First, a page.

"(1) That it will pay unto the compress company, in weekly settlements, during the life of this agreement, such sums as may be determined by applying such reasonable charge not exceeding seven and one-half cents per 100 pounds, when destined to mill points in South Carolina, North Carolina, and Virginia; and when destined to South At.antic ports, Gulf ports, Virginia ports, Baltimore, Philadelphia, New York, and Boston, proper and for export, interior eastern points, points in Canada, and points north of the Ohio river, eight and one-half cents per 100 pounds as ordinarily and contemporaneously paid by the railway company at other compresses, for similar services performed under substantially similar circumstances and conditions, to the bill of lading weights of the cotton of the railway company during the preceding calendar month: Provided, however, that when the railway company shall issue its bill of lading for compressed cotton to be delivered to it for shipment at the compress of the compress company, then the compress company shall look to the shipper of such cotton for its charges, and not to the railway company."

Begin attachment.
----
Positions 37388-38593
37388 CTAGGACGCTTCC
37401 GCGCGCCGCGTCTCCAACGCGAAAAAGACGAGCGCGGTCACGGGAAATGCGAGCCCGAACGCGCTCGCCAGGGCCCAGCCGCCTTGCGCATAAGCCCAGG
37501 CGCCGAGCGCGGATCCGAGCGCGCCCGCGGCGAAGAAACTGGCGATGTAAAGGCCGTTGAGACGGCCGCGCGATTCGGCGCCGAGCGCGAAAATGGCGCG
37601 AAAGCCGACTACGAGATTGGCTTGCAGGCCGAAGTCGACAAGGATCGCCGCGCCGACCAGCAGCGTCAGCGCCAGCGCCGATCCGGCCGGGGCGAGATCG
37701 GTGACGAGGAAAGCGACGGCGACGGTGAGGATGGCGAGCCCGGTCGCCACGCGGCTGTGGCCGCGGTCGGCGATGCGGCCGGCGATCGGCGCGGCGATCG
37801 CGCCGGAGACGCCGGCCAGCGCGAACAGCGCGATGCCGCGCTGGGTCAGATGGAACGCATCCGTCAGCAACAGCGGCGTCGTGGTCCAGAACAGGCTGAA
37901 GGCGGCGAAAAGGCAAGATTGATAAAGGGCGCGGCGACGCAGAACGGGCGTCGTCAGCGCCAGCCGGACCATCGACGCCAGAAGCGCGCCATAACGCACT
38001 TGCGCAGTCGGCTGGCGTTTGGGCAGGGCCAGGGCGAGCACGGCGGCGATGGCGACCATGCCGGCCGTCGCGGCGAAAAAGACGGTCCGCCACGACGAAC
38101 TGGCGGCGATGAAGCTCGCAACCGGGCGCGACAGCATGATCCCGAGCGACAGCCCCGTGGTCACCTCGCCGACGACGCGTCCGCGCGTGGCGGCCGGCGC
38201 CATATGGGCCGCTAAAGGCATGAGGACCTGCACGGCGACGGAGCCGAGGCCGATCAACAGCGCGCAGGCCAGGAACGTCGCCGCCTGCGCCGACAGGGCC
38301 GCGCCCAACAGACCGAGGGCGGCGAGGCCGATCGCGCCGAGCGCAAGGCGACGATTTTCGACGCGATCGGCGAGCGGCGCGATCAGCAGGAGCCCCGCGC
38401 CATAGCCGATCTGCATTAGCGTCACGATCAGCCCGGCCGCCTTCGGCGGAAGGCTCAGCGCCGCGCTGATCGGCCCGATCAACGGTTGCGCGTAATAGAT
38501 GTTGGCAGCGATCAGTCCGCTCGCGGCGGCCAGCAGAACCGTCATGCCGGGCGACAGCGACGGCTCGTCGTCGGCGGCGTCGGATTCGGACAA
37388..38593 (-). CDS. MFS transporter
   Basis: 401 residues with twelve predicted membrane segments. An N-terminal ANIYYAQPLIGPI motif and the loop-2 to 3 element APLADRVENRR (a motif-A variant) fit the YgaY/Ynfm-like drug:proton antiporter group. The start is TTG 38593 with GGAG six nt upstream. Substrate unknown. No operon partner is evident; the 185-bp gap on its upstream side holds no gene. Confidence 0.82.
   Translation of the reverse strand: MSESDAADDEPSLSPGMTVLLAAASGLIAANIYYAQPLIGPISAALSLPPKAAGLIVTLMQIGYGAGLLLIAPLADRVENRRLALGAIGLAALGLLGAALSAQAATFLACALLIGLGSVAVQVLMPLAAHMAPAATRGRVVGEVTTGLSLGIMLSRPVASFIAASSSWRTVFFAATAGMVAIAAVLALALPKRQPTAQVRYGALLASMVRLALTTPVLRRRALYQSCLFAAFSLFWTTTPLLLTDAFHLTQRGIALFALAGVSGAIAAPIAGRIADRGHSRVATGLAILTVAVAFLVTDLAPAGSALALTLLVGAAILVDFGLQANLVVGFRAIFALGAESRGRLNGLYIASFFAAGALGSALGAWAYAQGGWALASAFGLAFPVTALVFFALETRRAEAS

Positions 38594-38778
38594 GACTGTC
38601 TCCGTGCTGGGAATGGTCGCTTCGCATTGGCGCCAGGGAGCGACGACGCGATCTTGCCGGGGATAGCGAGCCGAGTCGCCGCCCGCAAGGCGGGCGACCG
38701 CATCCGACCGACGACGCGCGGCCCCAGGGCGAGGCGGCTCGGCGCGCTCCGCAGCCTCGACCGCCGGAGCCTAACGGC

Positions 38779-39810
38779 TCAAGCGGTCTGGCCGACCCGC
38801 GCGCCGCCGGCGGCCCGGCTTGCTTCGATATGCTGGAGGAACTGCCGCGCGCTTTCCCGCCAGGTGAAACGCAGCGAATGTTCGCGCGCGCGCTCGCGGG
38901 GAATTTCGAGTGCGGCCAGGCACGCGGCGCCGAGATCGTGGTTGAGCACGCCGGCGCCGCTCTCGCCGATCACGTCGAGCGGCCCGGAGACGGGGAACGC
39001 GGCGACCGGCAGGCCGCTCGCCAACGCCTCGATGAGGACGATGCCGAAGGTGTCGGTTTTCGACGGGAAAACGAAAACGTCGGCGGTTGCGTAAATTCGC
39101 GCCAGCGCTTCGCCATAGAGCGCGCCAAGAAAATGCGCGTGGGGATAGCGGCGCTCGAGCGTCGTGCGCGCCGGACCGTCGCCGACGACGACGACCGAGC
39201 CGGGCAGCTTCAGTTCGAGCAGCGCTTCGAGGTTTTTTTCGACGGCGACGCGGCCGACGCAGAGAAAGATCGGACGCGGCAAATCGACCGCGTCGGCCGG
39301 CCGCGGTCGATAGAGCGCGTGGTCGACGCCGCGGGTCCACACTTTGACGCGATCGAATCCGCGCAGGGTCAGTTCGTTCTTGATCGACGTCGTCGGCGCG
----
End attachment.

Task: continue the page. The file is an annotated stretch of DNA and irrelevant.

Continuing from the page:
"(2) That it will furnish upon the tracks used by the compress company in loading cotton for account of the railway company, as and when required, and within reasonable time after notice of such requirement, such cars as may be necessary for the loading and shipment of such cotton as may be compressed for account of the railway company, and, in the event that the railway company shall fail to furnish such sufficient supply of cars within forty-eight hours after notice in writing of the requirement of the compress company therefor, then the railway company shall and will be responsible for all cotton actually delayed by its said default from and after the expiration of forty-eight hours from the service of such notice, in all respects as if the same had been actually delivered unto the railway company at the expiration of such forty-eight hours, but not otherwise."